This may seem like nitpicking, but I assure it isn’t. There is a fundamental difference between trimming and cropping; I had a lengthy email discussion with a reader recently on exactly why it makes a difference – both compositionally and conceptually. There’s a third ground too, which is very much intention-driven – and unlike situations that require attorneys, photographic/creative intention is much easier to prove.
The three images here are original (full capture), trim and crop respectively. I think it’s clear to see that the third situation completely changes the composition, look and feel of the image. A trim is simple: it does not fundamentally change the perspective or impression created by the original composition, and there is no fundamental difference in composition or message compared to the whole capture. There are often many good reasons a trim may be required: most usually due to inattention of the photographer and having some unintended elements intruding into the edges of a composition, but also possibly due to technical reasons: not every camera has precise frame lines or 100% coverage finders. Even cameras which supposedly have 100% coverage are never perfect to the nearest pixel, and may well have offset or skewed masks (sadly seen too often, even in supposedly ‘pro grade’ models). That said, even large format is quite imprecise: the groundless doesn’t show exact edges; medium format is no better, and Leicas can be as bad as 80% coverage only – I used to use the outside of the frame lines as I found that to be a better guide.
Bottom line: losing a few pixels here and there is somewhat inevitable.
I’ve explained why cropping is bad in the past: fundamentally, it’s to do with compositional intent. By cropping I mean experimenting with cutting out parts of the frame after capture; in effect you are looking for a workable composition after you should have already composed. This inevitably results in a weak image because you would not have considered other outside elements of the frame that might have helped add context or strengthen the idea. Additionally, even if you find something of interest in the frame after the fact, you might not have been fully aware of it at the time of capture – meaning that spatial arrangement and composition for that small portion of the frame will not be optimal anyway.
I think there’s a further element of composition here: constantly cropping means being unable to previsualize and be familiar with the angle of view and foreground-background relationship rendering of a particular focal length, and this may result in fumbling and missed opportunities at the time of capture. Clearly, these are not the makings of a strong image.
There are reasons to consider cropping, however: this boils down fundamentally to pre-capture intent. If you visualise a composition in an aspect ratio not native to your camera – square, 16:9 etc – then you have no choice but to crop in post, though maintaining one of the original dimensions of the file. However, the big difference is that you are composing with the intention of doing so beforehand: you are not looking for the composition afterwards. The second reason is more prosaic: you may visualise a composition that simply requires a much more compressed perspective or a longer focal length than you have available. Once again, the intent is there before capture, and so the composition is balanced accordingly. The final reason to crop is more of a virtual exercise: a good frame should really be recursive in that each portion of the image holds some areas of interest. This way, more considered contemplation of an image yields further rewards for the audience in the form of additional layers of context or meaning. The ‘crop’ in this case i a compositional tool: dividing up the image into different sections as you’re composing helps to ensure there are no empty or dead spaces.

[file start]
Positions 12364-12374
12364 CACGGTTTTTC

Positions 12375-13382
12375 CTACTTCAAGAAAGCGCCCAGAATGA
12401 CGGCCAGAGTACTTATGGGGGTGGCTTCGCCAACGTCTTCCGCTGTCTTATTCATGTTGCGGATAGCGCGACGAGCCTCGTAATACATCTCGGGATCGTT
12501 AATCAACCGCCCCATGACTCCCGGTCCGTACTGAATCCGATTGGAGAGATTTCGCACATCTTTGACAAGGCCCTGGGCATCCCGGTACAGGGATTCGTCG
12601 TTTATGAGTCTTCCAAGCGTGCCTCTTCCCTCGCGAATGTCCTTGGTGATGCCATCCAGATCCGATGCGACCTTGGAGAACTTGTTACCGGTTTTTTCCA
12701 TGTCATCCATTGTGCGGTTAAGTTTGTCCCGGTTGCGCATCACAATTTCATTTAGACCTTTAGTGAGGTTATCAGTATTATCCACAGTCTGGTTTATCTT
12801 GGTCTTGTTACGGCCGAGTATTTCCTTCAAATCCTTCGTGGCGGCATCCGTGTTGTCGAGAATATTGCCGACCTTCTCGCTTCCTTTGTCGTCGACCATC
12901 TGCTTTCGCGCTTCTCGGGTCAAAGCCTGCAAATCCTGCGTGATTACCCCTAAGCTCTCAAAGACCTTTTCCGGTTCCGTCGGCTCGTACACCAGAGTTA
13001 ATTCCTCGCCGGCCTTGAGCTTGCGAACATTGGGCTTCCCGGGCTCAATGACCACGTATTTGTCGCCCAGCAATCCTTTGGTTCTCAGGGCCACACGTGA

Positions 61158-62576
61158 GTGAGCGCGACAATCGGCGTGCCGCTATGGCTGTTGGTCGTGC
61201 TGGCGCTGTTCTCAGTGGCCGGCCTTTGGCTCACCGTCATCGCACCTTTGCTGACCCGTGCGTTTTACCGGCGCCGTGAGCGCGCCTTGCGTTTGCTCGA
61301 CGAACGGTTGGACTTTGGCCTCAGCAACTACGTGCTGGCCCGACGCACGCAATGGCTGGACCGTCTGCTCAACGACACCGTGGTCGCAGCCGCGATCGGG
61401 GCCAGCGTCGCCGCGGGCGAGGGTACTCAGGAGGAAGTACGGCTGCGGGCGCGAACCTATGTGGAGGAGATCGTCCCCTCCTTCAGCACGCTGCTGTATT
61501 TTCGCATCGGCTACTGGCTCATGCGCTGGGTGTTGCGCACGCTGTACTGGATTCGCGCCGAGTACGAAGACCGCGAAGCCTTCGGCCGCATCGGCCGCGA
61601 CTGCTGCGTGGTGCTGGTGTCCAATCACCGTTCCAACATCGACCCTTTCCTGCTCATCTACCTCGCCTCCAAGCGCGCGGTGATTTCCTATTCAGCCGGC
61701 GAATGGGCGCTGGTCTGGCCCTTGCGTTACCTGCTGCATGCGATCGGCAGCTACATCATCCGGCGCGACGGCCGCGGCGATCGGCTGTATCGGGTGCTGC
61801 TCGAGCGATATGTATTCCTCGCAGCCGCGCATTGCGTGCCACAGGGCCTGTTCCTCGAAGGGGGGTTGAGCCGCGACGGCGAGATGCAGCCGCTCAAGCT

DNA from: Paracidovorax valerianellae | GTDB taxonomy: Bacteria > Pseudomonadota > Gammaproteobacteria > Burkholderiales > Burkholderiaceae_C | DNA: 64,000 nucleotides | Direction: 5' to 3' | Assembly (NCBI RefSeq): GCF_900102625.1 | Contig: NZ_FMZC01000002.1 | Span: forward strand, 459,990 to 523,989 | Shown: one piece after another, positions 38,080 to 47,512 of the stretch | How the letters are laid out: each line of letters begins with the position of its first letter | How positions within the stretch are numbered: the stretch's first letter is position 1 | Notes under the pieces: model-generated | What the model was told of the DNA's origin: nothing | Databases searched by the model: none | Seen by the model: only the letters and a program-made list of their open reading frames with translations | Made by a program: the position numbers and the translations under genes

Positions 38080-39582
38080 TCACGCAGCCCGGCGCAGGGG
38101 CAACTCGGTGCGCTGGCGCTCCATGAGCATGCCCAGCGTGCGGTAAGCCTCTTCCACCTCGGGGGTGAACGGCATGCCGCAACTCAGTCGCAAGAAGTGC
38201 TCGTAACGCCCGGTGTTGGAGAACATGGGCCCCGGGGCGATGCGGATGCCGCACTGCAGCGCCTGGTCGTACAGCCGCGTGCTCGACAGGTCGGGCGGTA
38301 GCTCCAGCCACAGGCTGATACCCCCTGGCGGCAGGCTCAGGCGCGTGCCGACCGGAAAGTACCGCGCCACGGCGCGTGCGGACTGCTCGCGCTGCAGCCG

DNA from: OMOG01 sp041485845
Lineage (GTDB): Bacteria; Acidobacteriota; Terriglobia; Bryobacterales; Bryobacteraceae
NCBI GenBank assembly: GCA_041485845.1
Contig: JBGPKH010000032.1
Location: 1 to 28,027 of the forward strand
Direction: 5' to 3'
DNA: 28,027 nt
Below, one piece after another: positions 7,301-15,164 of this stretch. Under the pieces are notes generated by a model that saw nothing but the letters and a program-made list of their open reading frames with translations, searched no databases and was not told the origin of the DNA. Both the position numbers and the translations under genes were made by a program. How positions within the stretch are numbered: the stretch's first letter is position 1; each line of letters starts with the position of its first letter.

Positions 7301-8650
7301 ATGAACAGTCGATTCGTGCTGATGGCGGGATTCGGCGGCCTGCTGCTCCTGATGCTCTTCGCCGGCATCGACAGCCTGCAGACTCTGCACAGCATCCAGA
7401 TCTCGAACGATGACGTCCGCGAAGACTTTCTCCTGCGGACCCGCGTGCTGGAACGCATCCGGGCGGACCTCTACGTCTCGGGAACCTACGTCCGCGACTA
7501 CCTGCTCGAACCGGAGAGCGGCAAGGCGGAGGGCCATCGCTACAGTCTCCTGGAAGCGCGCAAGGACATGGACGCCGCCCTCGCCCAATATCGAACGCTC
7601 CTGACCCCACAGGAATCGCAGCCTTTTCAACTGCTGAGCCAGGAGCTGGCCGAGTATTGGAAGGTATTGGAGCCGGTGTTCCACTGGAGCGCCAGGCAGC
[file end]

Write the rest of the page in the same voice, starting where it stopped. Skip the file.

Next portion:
The last pair of images is a far more dramatic example of why you shouldn’t crop, and the beginnings of a greater philosophical discussion around the verisimilitude and ‘accuracy’ of photography: losing something may change the implied message substantially. The initial three images did not really change in meaning with the crop, but certainly you no longer got the impression of quite so much nature surrounding the building. This image is completely different: it moves from I think quite sinister to something a bit more ambiguous; a solo protagonist to some perhaps implied danger or predatory relationship. Clearly, these are not the same image at all – even though I simply went up a focal length step between the two.
I think this is where things become grey. We except a photograph to be a true and mostly indisputable representation of events especially when presented from a photojournalistic standpoint; elements/ subjects/ individuals can be clearly identified. What is ambiguous is the relationship between them – implied or actual. We, as the audience, cannot see what we are not shown. The photographer has already invoked their bias in the very act of composition, which is in itself cropping; a photograph cannot include everything remotely relevant by proximity. Even if it did, then it would be impossible for us to disentangle any meaning from it because there would be simply too much information.
Naturally, this raises the question of ‘what is the difference between cropping before and after the fact?’ I am not sure I have a good answer to this. I can only suggest that the intended message of the photographer can and would change substantially, and this might land up having potentially serious consequences. Think carefully before you crop…MT
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